Introduction: Intubation success by paramedics has historically been variable. The lack of first-pass success (FPS) has been associated with increased adverse events. Various video laryngoscope (VL) devices have been investigated to improve success among paramedics. Conflicting research exists on VL vs. direct laryngoscopy (DL) by paramedics and on the effects of the specific King Vision device on FPS and overall success (OS) in an emergency medical services (EMS) system with low intubation frequency and historically low success rates.
Objectives: To evaluate the effect of an ongoing training program using the King Vision VL on FPS, OS, and success per attempt when compared with DL in one suburban EMS system with low historical intubation success rates.
Methods: We performed a retrospective analysis of electronic patient care reports in a suburban EMS system. We analyzed three metrics of intubation success before DL and after implementation of ongoing training with VL in both cardiac arrest and in all other indications: success per attempt, overall success, and first-pass success. We also performed an intention to treat analysis of these rates to account for protocol violations.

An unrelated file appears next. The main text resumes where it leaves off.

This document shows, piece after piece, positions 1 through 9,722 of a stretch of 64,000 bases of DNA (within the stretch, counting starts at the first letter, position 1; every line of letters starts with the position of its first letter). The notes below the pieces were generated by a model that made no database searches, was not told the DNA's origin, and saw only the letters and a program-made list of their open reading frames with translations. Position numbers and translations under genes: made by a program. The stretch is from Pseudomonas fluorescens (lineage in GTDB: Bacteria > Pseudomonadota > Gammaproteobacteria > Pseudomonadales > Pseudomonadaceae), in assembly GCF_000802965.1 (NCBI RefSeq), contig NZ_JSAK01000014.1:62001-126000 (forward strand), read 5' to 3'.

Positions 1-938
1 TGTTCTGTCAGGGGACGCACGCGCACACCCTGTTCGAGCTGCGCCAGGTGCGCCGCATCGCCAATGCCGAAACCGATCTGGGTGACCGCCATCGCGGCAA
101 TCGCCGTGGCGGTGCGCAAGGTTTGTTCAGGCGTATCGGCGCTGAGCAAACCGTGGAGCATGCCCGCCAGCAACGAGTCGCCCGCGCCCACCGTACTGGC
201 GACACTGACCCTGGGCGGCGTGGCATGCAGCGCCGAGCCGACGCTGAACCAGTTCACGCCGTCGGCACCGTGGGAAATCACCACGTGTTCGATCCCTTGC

Results: During the study period, intubation was attempted on 514 patients. There was no difference between the DL and VL groups in age, weight, gender, or percentage receiving paralytic medications. There was improvement over DL with VL in each of the outcome measures: overall success (64.9 vs. 91.5%, p < 0.01), first-pass success (43.8% vs. 74.2%, p < 0.01), and success per attempt (44.4 vs. 71.2%, p < 0.01). A subgroup analysis by indication for intubation also showed improvement in all metrics for all indications. There were several protocol violations: 11 of 376 attempts that should have used VL (2.9%) but were done with DL. An intention to treat analysis was therefore done. Again, we saw an improvement in all metrics for all indications.
Conclusion: In this suburban EMS system with historically low intubation success rates and low frequency of intubation, paramedics were able to improve all measures of intubation success using the King Vision video laryngoscope and an ongoing training program when compared with direct laryngoscopy.